A popup in the extension context is a UI component that can run any web page content inside a browser provided window outside the context of the page. These pages are useful for collecting settings or information required by the extension to customize the user experience. Technically, a popup is not even required. You can load these pages into a new tab and offer a complete web application inside the browser without connecting to a server to download the content. You're extension could run as a locally installed web application activated by clicking a button on the browser tool bar. Granted, distributing updates to your application requires more effort but its an interesting concept for building client-side web apps.

Activating your popup or page can happen in one of two ways. Either it can be automatically triggered based on the manifest.json configuration:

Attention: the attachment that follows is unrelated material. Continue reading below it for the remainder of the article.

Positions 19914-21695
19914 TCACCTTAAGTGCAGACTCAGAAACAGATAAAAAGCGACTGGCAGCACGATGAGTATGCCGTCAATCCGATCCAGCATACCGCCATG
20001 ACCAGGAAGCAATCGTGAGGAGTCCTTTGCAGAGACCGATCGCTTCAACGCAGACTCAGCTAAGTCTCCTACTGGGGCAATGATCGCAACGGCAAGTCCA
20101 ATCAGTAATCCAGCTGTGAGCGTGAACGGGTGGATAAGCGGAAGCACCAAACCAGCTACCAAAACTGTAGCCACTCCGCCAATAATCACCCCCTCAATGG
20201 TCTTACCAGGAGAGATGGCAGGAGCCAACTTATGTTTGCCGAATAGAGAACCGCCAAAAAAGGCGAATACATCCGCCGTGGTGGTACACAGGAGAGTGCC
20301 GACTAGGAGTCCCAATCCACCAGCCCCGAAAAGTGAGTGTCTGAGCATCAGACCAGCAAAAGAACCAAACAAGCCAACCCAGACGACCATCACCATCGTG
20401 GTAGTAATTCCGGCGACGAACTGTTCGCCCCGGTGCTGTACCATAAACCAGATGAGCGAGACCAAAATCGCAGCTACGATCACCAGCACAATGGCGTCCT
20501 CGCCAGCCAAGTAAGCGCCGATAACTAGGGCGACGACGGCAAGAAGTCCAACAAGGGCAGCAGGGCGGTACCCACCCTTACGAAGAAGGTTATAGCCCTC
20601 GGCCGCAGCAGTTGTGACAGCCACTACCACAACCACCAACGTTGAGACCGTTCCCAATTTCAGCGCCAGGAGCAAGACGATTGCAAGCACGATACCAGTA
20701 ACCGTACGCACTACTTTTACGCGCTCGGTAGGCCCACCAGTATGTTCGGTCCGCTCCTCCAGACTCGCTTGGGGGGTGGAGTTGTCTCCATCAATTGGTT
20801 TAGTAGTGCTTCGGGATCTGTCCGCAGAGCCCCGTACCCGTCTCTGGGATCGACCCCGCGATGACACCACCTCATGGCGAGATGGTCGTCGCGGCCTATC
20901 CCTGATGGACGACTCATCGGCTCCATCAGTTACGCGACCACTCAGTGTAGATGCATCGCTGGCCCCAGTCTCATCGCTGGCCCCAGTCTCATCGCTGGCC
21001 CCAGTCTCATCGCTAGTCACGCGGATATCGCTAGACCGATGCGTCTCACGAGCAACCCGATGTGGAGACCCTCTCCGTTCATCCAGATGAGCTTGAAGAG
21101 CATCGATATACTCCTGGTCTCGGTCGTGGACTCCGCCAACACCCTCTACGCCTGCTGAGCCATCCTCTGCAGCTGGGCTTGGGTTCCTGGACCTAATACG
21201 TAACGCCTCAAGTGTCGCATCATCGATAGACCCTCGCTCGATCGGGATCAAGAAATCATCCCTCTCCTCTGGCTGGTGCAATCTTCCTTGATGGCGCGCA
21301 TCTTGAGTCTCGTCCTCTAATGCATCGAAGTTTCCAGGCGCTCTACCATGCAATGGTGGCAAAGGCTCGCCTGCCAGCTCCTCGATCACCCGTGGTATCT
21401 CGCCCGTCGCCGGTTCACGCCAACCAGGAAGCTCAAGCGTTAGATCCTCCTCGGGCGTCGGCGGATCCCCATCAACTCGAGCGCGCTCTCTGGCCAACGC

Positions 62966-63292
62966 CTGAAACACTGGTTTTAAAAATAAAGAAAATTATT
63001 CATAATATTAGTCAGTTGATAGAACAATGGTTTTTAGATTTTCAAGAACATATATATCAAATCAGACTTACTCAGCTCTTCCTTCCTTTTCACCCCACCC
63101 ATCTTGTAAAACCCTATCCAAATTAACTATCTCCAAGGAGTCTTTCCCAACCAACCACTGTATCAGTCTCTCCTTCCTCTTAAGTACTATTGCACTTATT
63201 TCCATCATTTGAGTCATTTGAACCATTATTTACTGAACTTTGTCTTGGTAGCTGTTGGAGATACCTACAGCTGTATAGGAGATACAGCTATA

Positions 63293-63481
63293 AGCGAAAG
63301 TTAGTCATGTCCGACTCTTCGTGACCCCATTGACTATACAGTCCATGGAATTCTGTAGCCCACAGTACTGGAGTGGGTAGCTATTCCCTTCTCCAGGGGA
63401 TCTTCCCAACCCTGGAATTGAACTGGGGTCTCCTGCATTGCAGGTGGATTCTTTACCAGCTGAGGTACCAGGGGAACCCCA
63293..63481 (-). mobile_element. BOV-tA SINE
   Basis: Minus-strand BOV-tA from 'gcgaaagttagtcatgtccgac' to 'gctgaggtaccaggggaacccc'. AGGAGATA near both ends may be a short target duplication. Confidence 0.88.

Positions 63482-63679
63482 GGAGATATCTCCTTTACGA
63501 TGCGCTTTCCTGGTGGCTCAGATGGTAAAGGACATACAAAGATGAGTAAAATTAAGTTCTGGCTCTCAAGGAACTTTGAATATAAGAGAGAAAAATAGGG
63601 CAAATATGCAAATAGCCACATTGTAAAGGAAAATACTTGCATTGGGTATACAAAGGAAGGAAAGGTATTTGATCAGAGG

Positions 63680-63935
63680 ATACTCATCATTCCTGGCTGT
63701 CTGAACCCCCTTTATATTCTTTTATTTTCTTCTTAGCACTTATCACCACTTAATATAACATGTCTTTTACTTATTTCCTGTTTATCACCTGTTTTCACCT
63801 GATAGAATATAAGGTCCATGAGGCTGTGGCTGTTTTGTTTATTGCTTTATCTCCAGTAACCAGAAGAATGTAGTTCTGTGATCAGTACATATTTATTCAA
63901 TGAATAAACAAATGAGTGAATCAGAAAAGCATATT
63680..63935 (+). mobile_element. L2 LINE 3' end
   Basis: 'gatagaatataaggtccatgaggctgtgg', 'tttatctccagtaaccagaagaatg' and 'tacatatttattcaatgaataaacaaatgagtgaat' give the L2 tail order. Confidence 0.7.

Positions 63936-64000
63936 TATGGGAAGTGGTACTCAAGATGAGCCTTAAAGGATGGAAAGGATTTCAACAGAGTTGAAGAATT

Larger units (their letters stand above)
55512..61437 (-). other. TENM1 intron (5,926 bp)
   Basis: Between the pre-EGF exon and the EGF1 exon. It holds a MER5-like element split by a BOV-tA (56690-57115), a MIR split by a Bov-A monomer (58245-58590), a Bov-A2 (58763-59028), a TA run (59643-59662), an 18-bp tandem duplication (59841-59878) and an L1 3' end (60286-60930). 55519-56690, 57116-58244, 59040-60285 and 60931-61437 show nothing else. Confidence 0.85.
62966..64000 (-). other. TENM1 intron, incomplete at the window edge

"browser_action": {
      "default_title": "My Bookmarks",
      "default_icon": "icon.png",
      "default_popup": "popup.html"
  },


Or, you can manually open a page in a tab or popup from the background page:

chrome.browserAction.onClicked.addListener(function(tab) {
  var manager_url = chrome.extension.getURL("manager.html");
  focusOrCreateTab(manager_url);
});


The former is obviously easier and works well if you only have one page that needs to be displayed. The latter example offers significantly more control and comes in handy if different pages should be displayed under different conditions. I'd guess that most extensions can implement one popup page to enable extension level user interaction and that's why there is a section to configure it in the manifest. In the extension I'll be building, there is only one popup page to collect some user specific data. Everything else operates inside the page context.